It was loads of fun and I decided to share it with all of you, in case you too, want a vegetarian werewolf, or a man that’s afraid of both large and small spaces. Currently, it’s hosted here in Google Docs.
This weekend I finished reading The Time Machine by H.G. Wells. Loved it. Great story. Well told. I don’t want to spoil the ending for any who haven’t read it, but it ends with a bit of a question, though I think Wells left it clear enough for an observant reader to figure out the general idea.
As I closed the cover, the idea struck me to write a sequel. The narrator of the story dated it three years after the close of the action. I could quite reasonably open a new story, from the same narrator’s perspective, five or ten years after the close of the initial action. It is, after all, about a time machine.
While the idea appeals to me, I currently have far too many open projects to try to pick up such a challenge. I say a challenge, because I would not want to write a sequel if I could not write it the way that Wells did. When a writer tries to write a continuation of another writer’s work, and completely fails to copy the style of writing, or the mode of speech, or the format of the entries, or other such subtleties, then they fail at writing the sequel, and instead, partly ruin the world the writer has so carefully crafted.
This happened with one of my own favorite series, Phule’s Company by Robert Asprin. Asprin, sadly, passed away not long ago, and in his last years, he had begun sharing his writings with other authors. Eventually, the other authors took over. Some, like Jody Lyn Nye who took over the excellent Myth series, have done a wonderful job. Unfortunately, the Phule series did not meet as sweet a fate. The author who took the series has not kept Asprin’s voice, nor even, apparently, read the previous novels! If he did, he did not pay much attention to the characterizations or even the format the books were written in. He has trashed all of it, warped the characters, and ruined the series (for me).
If I choose to write a sequel to the classic story by H.G. Wells, I would make every possible effort not to make that mistake. Like the friend of the time traveler, you’ll just have to wait to see if I succeed.
It’s that time again. Time for Derek Daniels to save the day! Once again, the newest episode will be listed on the front page of DavidJace.com under Short Stories. The previous episodes, in case you missed one, will be in the drop down box.
Give it a read, and remember that you can let me know what you think about it by clicking on the Comment link at the bottom of the story.
Every Boy Scout troop has done it. Most summer camps have done it. Countless English classrooms have done it. “Let’s all tell a story together, one line at a time!” Well, a discussion between myself and another writer recently yielded an expansion idea, based on that, which I would like to share.
First let me tell you the ‘train’ part of it. My wife does some couponing. I don’t mean she clips a couple of coupons out of the Sunday paper to use at the store. I mean she plans deals and exploits sales with multiple types of coupons, stacking one on top of another until the store ends up paying her to take home a basket of goodies! Anyways, enough bragging. She is a member of a couponing site where other members, from all over the country, all do these deals and trade coupons with each other. “I don’t need dog food, but I’ll give you this dog food coupon for that pizza coupon.” Once in awhile, she joins what is called a “train.” Listen up, this is the important part. On a coupon train, several people sign up and the coupons go from one person to another, switching and adding coupons and everyone benefits. They have gotten really creative with the way the trains run and what gets on and off them, so to speak.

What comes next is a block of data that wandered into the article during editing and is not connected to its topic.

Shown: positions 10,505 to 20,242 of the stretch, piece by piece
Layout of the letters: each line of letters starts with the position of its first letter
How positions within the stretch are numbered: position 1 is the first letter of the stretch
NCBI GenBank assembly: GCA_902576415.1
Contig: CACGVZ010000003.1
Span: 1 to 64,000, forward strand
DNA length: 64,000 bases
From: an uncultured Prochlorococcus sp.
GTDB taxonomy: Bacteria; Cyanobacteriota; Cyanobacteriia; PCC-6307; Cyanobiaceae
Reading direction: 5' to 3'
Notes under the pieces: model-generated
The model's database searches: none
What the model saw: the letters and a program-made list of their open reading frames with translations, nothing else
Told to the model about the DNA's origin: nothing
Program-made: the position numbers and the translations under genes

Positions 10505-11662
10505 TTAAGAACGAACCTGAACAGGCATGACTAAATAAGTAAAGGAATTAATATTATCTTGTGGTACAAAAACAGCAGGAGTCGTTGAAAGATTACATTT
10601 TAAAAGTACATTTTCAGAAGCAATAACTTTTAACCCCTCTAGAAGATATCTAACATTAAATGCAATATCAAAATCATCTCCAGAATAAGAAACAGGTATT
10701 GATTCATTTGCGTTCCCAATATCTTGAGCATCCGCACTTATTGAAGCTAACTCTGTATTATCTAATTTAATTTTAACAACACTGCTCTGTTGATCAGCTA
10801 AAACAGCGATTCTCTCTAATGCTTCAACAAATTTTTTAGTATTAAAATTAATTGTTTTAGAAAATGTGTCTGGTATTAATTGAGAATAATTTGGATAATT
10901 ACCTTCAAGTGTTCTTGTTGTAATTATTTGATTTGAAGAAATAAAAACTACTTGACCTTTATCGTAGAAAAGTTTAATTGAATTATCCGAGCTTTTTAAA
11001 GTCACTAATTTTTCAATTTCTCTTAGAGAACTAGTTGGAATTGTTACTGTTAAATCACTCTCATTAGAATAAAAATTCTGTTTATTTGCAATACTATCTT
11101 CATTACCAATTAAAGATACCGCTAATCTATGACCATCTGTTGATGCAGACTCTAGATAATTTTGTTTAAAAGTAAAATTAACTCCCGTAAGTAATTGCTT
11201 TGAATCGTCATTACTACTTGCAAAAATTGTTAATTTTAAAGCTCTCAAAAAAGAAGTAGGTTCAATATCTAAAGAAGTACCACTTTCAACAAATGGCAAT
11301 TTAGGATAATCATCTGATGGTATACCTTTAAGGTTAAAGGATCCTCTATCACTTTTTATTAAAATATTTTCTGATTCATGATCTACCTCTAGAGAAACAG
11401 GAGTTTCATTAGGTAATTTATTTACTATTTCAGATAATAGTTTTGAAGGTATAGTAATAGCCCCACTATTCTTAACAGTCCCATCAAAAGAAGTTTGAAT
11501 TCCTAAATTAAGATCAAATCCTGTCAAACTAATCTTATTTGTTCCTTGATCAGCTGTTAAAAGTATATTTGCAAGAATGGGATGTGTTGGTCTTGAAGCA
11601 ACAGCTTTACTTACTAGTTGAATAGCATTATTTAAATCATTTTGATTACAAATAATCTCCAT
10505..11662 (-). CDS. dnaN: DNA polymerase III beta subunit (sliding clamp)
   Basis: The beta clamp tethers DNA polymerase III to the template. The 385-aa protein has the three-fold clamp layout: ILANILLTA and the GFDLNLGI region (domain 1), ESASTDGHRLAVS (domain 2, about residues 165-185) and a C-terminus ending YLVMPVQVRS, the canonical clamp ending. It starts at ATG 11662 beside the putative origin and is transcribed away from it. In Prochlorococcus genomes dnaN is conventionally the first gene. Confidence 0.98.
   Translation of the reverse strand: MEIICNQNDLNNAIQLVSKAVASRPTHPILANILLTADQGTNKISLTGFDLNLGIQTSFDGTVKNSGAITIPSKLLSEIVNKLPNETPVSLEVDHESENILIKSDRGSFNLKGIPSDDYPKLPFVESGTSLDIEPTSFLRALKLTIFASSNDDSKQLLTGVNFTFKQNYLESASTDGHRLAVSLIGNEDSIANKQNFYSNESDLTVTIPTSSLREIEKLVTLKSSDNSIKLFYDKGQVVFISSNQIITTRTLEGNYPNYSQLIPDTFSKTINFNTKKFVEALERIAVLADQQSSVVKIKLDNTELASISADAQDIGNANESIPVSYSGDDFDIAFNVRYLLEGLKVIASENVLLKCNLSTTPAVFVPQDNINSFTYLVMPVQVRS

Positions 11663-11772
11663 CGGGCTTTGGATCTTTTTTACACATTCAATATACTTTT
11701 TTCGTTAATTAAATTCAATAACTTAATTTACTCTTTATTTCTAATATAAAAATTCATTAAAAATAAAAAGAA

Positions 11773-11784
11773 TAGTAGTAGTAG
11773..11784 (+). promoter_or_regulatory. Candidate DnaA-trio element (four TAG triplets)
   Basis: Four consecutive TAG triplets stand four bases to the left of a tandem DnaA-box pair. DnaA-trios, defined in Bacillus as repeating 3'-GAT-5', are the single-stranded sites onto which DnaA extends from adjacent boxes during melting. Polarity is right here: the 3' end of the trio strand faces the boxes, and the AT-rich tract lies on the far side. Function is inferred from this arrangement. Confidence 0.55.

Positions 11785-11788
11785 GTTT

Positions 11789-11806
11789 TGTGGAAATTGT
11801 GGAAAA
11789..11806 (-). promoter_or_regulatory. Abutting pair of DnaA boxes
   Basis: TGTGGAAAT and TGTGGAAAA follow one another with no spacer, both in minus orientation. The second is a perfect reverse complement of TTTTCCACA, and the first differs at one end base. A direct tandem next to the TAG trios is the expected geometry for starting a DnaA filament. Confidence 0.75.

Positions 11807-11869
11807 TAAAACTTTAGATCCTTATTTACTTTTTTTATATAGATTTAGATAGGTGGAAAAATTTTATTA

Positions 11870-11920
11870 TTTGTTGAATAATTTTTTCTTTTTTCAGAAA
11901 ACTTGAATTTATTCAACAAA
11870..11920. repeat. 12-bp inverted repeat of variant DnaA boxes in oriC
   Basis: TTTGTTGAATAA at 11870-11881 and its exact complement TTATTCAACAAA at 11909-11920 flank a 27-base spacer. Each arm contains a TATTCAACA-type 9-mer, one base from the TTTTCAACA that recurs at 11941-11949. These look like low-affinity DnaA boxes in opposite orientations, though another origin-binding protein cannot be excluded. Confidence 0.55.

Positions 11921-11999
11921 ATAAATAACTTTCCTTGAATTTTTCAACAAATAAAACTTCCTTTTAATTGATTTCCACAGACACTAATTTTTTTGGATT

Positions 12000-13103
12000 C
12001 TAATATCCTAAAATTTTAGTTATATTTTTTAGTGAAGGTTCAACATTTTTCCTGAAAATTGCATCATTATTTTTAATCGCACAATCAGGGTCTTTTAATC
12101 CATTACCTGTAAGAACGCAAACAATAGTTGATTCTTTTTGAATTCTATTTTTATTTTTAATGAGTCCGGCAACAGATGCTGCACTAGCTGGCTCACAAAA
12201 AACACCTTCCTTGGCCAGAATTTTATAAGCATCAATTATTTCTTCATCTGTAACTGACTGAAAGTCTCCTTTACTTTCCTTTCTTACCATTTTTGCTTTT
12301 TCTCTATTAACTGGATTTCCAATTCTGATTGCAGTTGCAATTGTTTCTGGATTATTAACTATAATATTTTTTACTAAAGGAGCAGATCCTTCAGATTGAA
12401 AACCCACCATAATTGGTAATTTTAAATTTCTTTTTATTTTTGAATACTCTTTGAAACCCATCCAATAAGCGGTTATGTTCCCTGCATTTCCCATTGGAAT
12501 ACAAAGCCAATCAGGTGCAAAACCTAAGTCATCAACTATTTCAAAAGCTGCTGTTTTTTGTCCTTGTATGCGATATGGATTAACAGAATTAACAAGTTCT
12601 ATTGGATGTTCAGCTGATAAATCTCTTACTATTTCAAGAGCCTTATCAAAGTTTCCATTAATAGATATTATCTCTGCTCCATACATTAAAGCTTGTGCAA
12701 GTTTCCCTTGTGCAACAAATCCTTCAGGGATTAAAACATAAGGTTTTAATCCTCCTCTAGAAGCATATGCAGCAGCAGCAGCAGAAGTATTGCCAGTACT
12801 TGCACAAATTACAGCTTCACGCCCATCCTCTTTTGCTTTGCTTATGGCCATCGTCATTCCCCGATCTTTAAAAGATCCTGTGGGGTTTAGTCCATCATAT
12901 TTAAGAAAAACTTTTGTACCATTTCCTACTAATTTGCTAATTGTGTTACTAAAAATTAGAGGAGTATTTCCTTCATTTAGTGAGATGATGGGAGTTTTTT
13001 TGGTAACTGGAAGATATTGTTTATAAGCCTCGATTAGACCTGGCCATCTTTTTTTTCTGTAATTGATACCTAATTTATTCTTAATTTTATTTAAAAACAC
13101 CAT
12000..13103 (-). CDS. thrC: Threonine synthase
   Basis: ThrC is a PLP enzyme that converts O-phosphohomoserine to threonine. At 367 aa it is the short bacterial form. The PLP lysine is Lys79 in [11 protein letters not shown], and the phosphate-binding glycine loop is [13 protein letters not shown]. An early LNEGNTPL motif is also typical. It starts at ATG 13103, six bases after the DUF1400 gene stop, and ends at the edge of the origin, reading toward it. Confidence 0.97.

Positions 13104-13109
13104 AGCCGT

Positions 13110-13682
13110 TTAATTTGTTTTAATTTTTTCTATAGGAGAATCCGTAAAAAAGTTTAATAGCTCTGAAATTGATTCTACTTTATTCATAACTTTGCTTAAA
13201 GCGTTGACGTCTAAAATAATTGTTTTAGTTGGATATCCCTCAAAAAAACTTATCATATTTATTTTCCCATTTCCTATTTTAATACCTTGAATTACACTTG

So, now that you understand “trains” and “stories,” let’s put them together and talk about this idea. What if several authors signed up (maybe even on a website made for this… hmm… more ideas!) to write a collaborative story. Say, just for the sake of explaining it, that we get 7 authors on this particular train. Perhaps we have not laid down a plot framework, but have limited it to a genre, perhaps Western? (Yee-haw!) and the going rule is that you have to work with whatever text you get. (You can’t trash the main character halfway into the book and start telling the story of the cashier that got a cameo in Chapter 3.) At midnight on Sunday, the first author gets to start. He has 24 hours to write as much of the beginning of this novel as he can before handing it off to the next author. She, at midnight, takes what he wrote and moves forward with it. She has 24 hours to write all that she can before handing it off to the next author, and so on. The last author in the train is the caboose. This author has to get his caboose in gear and finish the novel! He, like the others, has 24 hours to do his work, but his job is to wind up the details, tie up the loose ends, and provide a satisfactory conclusion to the work. Voila, we’ve ridden a wild Story Train and written a novel in only a week! NaNoWriMo would be impressed!
Naturally, this probably wouldn’t result in the next Great American Novel, but it could result in a lot of fun, and an interesting challenge for some writers. Naturally, like my wife’s coupon trains, there could be all kinds of interesting rules and setups and designs of trains like this. There might need to be some artistic license questions to answer, but I’m sure we could find a reasonable method.
What do you think? Writers, would this be a fun challenge for you? Readers, do you think you’d enjoy reading something written by several authors all at once? I’d love to hear your thoughts!